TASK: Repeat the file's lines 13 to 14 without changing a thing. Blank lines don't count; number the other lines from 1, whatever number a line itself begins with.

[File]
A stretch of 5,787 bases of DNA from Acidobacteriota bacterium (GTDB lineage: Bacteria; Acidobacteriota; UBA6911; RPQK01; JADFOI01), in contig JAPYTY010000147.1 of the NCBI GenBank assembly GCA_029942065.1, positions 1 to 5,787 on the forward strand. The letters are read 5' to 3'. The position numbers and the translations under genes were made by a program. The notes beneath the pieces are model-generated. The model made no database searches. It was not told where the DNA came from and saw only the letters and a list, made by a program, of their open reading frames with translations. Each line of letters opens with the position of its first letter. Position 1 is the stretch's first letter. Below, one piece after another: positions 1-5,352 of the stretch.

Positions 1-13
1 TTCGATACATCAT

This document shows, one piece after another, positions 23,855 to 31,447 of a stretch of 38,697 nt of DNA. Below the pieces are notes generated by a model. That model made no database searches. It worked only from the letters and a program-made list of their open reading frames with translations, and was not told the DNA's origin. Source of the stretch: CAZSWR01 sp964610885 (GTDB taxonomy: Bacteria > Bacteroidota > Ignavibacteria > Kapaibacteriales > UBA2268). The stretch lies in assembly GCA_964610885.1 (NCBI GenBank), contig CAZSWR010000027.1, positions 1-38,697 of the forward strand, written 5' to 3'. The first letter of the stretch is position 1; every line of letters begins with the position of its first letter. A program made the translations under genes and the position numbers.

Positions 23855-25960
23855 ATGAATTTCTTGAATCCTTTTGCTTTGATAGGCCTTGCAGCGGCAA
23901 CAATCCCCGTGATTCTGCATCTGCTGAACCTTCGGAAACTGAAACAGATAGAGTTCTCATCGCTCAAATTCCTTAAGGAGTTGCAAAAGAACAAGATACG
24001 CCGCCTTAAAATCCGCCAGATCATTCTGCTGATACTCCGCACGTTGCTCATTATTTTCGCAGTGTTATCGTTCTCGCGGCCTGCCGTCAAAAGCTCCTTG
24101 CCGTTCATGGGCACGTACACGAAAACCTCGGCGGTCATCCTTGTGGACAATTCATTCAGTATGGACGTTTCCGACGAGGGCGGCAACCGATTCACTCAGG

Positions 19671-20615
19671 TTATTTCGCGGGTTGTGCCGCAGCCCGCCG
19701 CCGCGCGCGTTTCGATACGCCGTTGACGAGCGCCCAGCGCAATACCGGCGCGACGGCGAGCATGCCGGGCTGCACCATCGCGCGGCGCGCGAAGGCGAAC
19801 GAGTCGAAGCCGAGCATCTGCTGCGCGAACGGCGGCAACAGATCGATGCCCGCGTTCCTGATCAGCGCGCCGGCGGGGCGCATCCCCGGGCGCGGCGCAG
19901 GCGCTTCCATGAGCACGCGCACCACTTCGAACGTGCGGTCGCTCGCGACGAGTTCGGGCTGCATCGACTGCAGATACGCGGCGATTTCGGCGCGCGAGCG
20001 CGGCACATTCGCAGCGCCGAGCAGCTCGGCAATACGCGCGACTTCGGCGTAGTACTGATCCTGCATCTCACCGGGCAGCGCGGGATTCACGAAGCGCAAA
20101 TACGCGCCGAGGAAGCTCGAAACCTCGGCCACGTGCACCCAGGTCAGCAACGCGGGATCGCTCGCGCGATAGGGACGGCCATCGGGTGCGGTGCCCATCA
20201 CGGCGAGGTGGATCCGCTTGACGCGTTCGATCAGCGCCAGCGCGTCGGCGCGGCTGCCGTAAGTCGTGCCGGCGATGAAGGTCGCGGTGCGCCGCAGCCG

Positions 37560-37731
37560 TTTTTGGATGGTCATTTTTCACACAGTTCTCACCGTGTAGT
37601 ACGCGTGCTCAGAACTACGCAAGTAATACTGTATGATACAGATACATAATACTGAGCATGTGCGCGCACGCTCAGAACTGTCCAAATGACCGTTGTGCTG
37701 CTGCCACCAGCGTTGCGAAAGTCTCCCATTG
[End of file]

19801 GAGTCGAAGCCGAGCATCTGCTGCGCGAACGGCGGCAACAGATCGATGCCCGCGTTCCTGATCAGCGCGCCGGCGGGGCGCATCCCCGGGCGCGGCGCAG
19901 GCGCTTCCATGAGCACGCGCACCACTTCGAACGTGCGGTCGCTCGCGACGAGTTCGGGCTGCATCGACTGCAGATACGCGGCGATTTCGGCGCGCGAGCG